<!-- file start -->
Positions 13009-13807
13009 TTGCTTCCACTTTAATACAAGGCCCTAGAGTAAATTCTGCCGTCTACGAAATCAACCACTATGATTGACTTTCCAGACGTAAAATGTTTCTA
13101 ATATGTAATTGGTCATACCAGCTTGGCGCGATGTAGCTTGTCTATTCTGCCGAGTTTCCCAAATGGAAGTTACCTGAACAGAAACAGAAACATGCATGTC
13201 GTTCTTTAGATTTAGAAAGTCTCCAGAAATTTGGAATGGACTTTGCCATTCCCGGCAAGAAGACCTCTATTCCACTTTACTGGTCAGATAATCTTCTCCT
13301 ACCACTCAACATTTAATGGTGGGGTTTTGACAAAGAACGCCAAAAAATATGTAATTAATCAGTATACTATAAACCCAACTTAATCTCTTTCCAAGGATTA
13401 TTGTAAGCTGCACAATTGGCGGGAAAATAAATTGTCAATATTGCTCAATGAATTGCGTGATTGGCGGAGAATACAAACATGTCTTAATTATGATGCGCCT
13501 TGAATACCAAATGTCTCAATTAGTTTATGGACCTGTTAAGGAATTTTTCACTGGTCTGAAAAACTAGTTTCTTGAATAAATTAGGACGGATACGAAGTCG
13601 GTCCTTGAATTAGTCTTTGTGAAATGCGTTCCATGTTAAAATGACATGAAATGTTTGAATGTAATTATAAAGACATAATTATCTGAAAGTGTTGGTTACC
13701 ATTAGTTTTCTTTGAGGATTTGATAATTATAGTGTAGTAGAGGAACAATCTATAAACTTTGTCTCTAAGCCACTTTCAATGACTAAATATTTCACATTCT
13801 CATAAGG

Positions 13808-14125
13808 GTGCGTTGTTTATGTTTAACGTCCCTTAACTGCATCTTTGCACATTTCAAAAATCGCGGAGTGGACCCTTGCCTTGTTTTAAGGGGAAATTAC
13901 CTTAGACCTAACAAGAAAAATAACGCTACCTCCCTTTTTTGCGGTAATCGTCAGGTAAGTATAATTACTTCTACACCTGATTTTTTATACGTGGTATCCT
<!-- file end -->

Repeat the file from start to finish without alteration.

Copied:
Positions 13009-13807
13009 TTGCTTCCACTTTAATACAAGGCCCTAGAGTAAATTCTGCCGTCTACGAAATCAACCACTATGATTGACTTTCCAGACGTAAAATGTTTCTA
13101 ATATGTAATTGGTCATACCAGCTTGGCGCGATGTAGCTTGTCTATTCTGCCGAGTTTCCCAAATGGAAGTTACCTGAACAGAAACAGAAACATGCATGTC
13201 GTTCTTTAGATTTAGAAAGTCTCCAGAAATTTGGAATGGACTTTGCCATTCCCGGCAAGAAGACCTCTATTCCACTTTACTGGTCAGATAATCTTCTCCT
13301 ACCACTCAACATTTAATGGTGGGGTTTTGACAAAGAACGCCAAAAAATATGTAATTAATCAGTATACTATAAACCCAACTTAATCTCTTTCCAAGGATTA
13401 TTGTAAGCTGCACAATTGGCGGGAAAATAAATTGTCAATATTGCTCAATGAATTGCGTGATTGGCGGAGAATACAAACATGTCTTAATTATGATGCGCCT
13501 TGAATACCAAATGTCTCAATTAGTTTATGGACCTGTTAAGGAATTTTTCACTGGTCTGAAAAACTAGTTTCTTGAATAAATTAGGACGGATACGAAGTCG
13601 GTCCTTGAATTAGTCTTTGTGAAATGCGTTCCATGTTAAAATGACATGAAATGTTTGAATGTAATTATAAAGACATAATTATCTGAAAGTGTTGGTTACC
13701 ATTAGTTTTCTTTGAGGATTTGATAATTATAGTGTAGTAGAGGAACAATCTATAAACTTTGTCTCTAAGCCACTTTCAATGACTAAATATTTCACATTCT
13801 CATAAGG

Positions 13808-14125
13808 GTGCGTTGTTTATGTTTAACGTCCCTTAACTGCATCTTTGCACATTTCAAAAATCGCGGAGTGGACCCTTGCCTTGTTTTAAGGGGAAATTAC
13901 CTTAGACCTAACAAGAAAAATAACGCTACCTCCCTTTTTTGCGGTAATCGTCAGGTAAGTATAATTACTTCTACACCTGATTTTTTATACGTGGTATCCT